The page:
ISLAMABAD - The row of the telephonic conversation between Pakistan’s prime minister Imran Khan and US Secretary of State Michael Pompeo was anything but expected in Washington DC. Any other chief executive of a developing country would have joyously played upon the positive nature of the readout.
Imran Khan did not. Taking exception to “the factually incorrect statement” issued by US Department of State, Pakistan’s spokesperson pointedly stated, “There was no mention at all in the conversation about terrorists operating in Pakistan.” The US expectedly stood by its side of the story. The episode leaves much to be unpacked. Firstly, it reflects on the US habit of twisting or lying about the telephonic conversation or closed-door meetings with other leaders.
In January 2011, President Barack Obama insisted on the “simple principle” of diplomatic immunity for Raymond Allen Davis who was a contractor for the US government. In a bid to pressurize Pakistan publically, Obama went great lengths to claim special status for the US citizen who had killed two innocent people in Lahore. “If it starts being fair game on our ambassadors around the world, including in dangerous places where we may have differences with those governments … that’s untenable.
It means they can’t do their job. And that’s why we respect these conventions and every country should as well,” the Associated Press had quoted the 44th US president as demanding. Who can recall the saga better than Shah Mahmood Qureshi, who was the foreign minister at the time? The astute politician and statesman would have thrown a hint during the farewell call on by the US Ambassador, David Hale, who would now be posted as Undersecretary for Political Affairs at the Department of State.
When Raymond Davis shot two Pakistanis dead, Shah Mahmood Qureshi was reporting to PPP co-chairman Asif Ali Zardari who is known for anything but fair play and straight talk. The deal resulting in the release of the US contractor remains shrouded in mystery and so are the legal questions arisen thereof.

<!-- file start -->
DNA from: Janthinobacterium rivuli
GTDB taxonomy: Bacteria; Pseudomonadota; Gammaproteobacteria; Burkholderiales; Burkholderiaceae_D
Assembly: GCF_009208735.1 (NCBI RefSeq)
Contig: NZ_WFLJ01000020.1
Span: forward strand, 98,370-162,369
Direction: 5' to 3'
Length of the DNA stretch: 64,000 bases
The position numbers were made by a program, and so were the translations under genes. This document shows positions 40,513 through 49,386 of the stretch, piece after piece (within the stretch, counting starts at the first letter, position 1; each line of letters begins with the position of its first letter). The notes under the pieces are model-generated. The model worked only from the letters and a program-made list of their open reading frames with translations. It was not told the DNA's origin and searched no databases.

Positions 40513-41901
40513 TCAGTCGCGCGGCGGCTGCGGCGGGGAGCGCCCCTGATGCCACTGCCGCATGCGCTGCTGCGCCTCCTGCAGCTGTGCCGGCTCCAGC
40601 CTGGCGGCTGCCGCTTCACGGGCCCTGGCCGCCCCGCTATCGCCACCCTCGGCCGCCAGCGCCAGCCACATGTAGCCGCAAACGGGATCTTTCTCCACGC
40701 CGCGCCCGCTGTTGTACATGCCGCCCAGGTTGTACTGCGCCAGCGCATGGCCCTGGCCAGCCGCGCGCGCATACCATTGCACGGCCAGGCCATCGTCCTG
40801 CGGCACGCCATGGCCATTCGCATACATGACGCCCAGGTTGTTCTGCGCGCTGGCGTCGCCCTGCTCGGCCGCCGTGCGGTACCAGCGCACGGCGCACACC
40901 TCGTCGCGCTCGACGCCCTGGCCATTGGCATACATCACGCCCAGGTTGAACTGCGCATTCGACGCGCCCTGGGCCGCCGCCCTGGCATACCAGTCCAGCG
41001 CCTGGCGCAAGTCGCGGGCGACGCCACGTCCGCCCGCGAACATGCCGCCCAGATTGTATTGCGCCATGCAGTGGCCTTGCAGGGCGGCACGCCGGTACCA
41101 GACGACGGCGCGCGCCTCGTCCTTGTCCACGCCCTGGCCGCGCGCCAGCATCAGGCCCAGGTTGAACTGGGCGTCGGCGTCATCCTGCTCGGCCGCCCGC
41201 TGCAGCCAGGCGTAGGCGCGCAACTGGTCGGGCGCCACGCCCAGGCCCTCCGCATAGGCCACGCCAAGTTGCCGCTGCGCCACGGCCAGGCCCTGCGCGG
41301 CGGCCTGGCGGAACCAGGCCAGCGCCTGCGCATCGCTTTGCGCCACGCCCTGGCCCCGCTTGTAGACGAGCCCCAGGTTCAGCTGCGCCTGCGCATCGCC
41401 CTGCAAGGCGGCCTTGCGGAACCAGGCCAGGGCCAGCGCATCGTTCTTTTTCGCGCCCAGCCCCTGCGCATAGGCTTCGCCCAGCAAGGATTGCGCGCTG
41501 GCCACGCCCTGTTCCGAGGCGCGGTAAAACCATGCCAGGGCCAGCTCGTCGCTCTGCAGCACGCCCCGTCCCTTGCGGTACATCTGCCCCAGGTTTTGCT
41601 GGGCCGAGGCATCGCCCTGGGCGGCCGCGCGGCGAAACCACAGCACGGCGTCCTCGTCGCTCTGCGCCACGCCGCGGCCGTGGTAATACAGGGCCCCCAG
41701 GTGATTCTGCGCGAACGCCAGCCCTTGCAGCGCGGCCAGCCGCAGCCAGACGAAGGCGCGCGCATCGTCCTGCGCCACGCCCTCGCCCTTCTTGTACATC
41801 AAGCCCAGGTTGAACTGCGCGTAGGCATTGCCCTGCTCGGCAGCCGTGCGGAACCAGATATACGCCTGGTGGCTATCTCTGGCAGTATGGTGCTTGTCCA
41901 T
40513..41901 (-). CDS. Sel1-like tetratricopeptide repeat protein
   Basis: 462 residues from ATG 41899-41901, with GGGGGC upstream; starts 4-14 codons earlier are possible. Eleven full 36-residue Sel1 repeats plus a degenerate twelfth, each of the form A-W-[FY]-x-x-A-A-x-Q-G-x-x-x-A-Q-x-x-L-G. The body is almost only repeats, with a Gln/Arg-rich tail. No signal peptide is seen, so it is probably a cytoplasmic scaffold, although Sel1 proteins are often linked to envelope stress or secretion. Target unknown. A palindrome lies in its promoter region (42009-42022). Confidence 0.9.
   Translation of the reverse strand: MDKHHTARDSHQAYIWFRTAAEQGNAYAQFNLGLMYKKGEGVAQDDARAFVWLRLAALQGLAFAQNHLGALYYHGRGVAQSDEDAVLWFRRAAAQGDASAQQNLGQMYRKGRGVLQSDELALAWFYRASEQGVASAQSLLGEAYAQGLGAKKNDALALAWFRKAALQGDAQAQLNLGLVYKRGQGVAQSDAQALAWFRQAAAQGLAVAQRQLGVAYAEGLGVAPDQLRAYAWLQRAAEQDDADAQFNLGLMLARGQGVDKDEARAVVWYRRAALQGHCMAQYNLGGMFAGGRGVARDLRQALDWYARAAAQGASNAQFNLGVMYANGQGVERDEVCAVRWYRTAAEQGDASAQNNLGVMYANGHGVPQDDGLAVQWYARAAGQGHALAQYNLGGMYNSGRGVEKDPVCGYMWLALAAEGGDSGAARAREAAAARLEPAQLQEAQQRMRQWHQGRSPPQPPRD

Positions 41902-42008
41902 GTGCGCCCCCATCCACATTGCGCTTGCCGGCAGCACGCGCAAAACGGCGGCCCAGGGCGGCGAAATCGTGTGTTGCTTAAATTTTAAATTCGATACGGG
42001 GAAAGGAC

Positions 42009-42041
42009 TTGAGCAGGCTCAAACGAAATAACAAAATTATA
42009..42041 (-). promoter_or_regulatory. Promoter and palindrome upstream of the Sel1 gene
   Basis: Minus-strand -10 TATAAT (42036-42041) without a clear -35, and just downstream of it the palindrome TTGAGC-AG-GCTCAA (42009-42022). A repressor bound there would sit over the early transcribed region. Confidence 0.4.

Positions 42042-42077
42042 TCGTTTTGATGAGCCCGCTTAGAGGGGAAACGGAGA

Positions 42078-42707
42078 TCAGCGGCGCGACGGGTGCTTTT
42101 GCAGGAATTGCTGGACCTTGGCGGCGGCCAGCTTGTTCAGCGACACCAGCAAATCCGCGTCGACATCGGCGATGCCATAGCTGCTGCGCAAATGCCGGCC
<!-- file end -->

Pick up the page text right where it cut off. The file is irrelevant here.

As much as Imran Khan’s vivid response sends a strong message to Washington, the episode also has a lesson for the country’s chief executive. When the protocol required that the secretary of state must interact with his country, then why did the prime minister not respect it? Had the dispute arisen then, there would have been a senior level channel to sort the matter out.
Admitted that the State Department downplayed the objection and highlighted the positive nature of the telephonic conversation, Imran Khan’s eagerness to adopt a hands-on approach to foreign policy especially relations with the United States undermines the role of the foreign minister.
Unlike Pervez Musharraf, Asif Ali Zardari and Nawaz Sharif, the prime minister can follow the standard protocol of complementarity or equality. Even if the PTI chairman wants to engage with certain important countries directly, he must interact with his counterpart, e.g. President Donald Trump or Vice President Mike Pence in the case of America.
By no means, should it be necessary for the prime minister to chair a meeting with US Secretary of State Michael Pompeo’s during his visit on September 5. At best, a courtesy call on along with Ambassador Hale should be enough. Instead of micromanaging the affairs, the foreign ministry can be strengthened by empowering the foreign minister and the career diplomats.
On the bright side, the US side has received the message that it can’t twist the contents of a meeting and still get away with it. Secondly, Washington can’t engage in diplomacy as well as public bullying at the same time.
Thus, the September 5 visit of former CIA director and top US diplomat will be anything but a routine visit to bash the hosts. The US dignitary might not be visiting Islamabad, had Imran Khan decided to attend the UN General Assembly session. The prime minister has prioritized Pakistan’s domestic challenges over sojourn to the US and rubbing shoulders with the global political elite.
The controversy also signifies the US frustration with Afghanistan. Undeniably, the previous leaders have been promising Washington for more than they wanted to deliver or had the capacity to materialize. Thus, over the past 17 years, Washington found it convenient to blame it on Islamabad instead of making a rational assessment and viable stratagem.
Michael Pompeo is a distinguished official groomed in US bureaucratic system. Being the former CIA director, he has a deeper understanding of issues, as well as capacity, visualize the trends than his predecessors Rex W Tillerson or even John Kerry. He has proven significantly successful in building a bridge between the US and North Korea.
His decision to be the first foreign dignitary to visit Islamabad after formation of the new government reflects upon the significance Washington attaches to engaging with Islamabad’s new leadership. If the Imran government pragmatically demonstrates the will to be a US partner in peace, there is a reason for hope. From resumption of strategic cooperation to delisting from FATF watch-list and seeking the IMF bailout funds, Pakistan is in dire need of America’s helping hand. It’s neither the time to be rash nor apologetic.
By: Naveed Ahmed